Author: Ben Dickey, BSG&L Financial Services LLC
The U.S. economic growth for the first quarter was revised down from the original 2 ¼% to 1.9%. The economy appears to be slowing at a slightly faster rate than before. Jobless claim are higher and employment gains have been smaller over the last few months.
The May employment numbers were well below consensus estimates. They also revised downward the last two monthly numbers. Oil prices have fallen about 15% over the last month, but Brent crude prices still hold a premium to West Texas Intermediate (WTI). The first of several new pipelines from Cushing, Oklahoma to the Gulf Coast refineries has begun shipping crude oil to be turned into product.
This should allow WTI prices to begin approaching Brent prices. The only reason there had been an abnormal price differential to Brent is because of all the oil in storage at Cushing. With approximately forty four million barrels of crude in storage with limited ability to ship it out, until now, the price was being bid down.
We still import about nine million barrels per day of our 15 million barrel need at Brent prices which keeps our gasoline prices high. I believe this pull-back in oil and gasoline prices is an overreaction to the European debt crisis and a slowing in the emerging market economies. I still believe oil prices for WTI will close out the year in the $100 to $110 per barrel range.
Our economy is also being buffeted by the European troubles. Investors have been focused on the sovereign-debt crisis in Europe. The markets have been concentrating on Greece, but a bigger problem is looming with Spain. The yields on Italian debt for 10 year bonds has recently spiked to around 6.15%. Spain’s 10 year debt is now approaching 5.6%.
These rates make it impossible for the struggling Southern European countries to reduce their deficits. In addition, the U.S. is facing a multitude of tax increases and government spending cuts in January. As a result, market sentiment has turned extremely pessimistic. U.S. equity markets have approached a very over-sold condition. Fear has trumped fundamentals in the market.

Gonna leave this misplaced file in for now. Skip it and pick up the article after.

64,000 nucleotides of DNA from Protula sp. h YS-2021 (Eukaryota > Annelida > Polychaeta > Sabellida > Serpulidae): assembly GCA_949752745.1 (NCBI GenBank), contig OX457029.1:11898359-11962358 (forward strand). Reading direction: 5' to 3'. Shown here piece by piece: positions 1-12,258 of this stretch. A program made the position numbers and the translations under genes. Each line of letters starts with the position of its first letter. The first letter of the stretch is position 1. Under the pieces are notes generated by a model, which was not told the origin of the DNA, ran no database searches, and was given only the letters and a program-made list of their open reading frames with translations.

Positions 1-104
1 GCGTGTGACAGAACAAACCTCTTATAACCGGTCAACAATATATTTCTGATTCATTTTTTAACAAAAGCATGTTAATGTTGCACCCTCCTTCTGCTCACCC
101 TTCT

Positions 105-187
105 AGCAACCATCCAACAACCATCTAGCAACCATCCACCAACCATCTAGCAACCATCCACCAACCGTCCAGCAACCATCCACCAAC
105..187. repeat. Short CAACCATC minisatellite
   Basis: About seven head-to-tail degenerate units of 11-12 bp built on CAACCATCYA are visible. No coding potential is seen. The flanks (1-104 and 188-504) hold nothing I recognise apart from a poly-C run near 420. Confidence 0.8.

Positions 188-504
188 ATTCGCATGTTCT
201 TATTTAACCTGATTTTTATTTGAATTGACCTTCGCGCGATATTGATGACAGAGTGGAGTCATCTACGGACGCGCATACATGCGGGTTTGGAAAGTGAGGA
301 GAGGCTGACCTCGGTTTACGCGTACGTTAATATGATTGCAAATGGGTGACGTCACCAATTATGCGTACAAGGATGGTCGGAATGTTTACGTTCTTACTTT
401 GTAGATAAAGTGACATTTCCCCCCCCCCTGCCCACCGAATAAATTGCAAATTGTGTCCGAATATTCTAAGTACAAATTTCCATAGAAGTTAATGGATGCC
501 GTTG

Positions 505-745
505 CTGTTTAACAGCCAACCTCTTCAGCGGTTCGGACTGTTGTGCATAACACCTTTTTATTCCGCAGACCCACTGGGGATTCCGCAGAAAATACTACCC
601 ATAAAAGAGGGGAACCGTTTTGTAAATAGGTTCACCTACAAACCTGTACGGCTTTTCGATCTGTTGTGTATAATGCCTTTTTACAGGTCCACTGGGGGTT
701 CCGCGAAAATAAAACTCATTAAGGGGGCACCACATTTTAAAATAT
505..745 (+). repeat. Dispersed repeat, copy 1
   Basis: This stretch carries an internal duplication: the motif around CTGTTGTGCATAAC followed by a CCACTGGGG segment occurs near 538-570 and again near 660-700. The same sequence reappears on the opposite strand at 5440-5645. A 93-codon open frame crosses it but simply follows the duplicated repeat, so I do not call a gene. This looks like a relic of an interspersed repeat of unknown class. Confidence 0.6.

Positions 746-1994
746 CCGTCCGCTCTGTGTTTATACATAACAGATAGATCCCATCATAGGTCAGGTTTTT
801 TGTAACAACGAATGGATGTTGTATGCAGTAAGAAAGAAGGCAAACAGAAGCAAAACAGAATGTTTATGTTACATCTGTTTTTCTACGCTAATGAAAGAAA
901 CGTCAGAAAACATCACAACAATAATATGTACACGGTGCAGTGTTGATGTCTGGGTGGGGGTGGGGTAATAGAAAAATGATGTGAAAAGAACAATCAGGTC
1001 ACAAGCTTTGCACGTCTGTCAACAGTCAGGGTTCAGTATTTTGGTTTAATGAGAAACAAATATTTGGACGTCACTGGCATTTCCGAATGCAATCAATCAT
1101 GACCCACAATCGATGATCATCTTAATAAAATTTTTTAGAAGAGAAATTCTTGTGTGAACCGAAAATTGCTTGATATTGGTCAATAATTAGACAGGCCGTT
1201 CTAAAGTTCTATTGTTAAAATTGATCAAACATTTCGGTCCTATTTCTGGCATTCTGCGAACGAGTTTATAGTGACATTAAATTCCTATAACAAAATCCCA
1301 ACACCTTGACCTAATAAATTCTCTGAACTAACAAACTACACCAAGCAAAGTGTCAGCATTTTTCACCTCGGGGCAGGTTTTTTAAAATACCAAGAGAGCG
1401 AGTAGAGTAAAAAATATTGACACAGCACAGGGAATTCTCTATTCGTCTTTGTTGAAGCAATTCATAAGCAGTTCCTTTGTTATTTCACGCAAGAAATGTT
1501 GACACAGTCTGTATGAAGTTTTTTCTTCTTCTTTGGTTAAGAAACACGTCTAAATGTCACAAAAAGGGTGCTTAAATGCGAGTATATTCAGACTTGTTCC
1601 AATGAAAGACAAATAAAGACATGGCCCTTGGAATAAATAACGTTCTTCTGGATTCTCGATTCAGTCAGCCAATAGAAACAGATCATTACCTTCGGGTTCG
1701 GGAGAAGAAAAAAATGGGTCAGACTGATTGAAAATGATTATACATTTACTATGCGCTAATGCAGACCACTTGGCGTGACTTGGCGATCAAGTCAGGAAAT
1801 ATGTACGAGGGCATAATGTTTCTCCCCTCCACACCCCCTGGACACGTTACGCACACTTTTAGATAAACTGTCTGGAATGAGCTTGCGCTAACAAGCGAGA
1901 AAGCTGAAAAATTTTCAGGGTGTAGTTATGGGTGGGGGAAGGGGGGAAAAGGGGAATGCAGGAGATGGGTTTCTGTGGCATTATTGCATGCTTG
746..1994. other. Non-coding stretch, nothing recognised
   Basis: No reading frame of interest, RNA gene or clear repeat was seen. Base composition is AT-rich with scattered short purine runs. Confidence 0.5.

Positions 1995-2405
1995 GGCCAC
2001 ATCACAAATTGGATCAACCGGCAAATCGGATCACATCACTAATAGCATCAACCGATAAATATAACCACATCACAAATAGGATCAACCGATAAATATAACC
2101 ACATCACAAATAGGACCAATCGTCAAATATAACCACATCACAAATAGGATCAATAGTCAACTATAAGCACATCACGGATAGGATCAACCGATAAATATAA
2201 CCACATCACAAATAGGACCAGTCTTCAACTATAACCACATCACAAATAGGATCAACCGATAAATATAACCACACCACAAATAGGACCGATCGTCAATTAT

Oversold markets are like a tight rubber band. As fear subsides, the market will snap back. The U.S. economy is plodding along at a very slow rate, but a positive one. The fundamentals are beginning to show some correction for a few of the problems, which is encouraging. Major technological advances in the oil & gas industry have allowed the U. S. to increase their oil production for the first time in over twenty years.
A large percentage of the employment gains in the U.S. have been in the oil & gas industry. The decrease in natural gas prices is lowering the cost to manufacturing companies. Utilities, where they are able, are changing from coal to natural gas for electricity production. This should help lower utility costs, helping the U.S. economy. In addition, the increased production of natural gas liquids such as ethane, propane and butane has lowered the input costs for the chemical industry.
As a result, chemical companies are moving production back to the U. S. from overseas. Chemical plants in the Gulf Coast are expanding capacity at strong clips. This should help reduce the balance of trade deficit and add jobs.
In addition, for every one million barrels of daily output increase, our balance of trade imbalance drops by $40 billion per year. A much larger potential is the export of natural gas. Natural gas in the U.S. is trading around $2.50 per million Btu’s, however that same gas is trading around $16.00 in Asia and $13.00 in Europe.
There are several LNG projects under way for 2015 completions and the major oil companies are considering more projects. The Keystone pipeline project would also have helped our oil supply situation. Canada produces more oil than they need domestically so they are in need of an ability to export oil.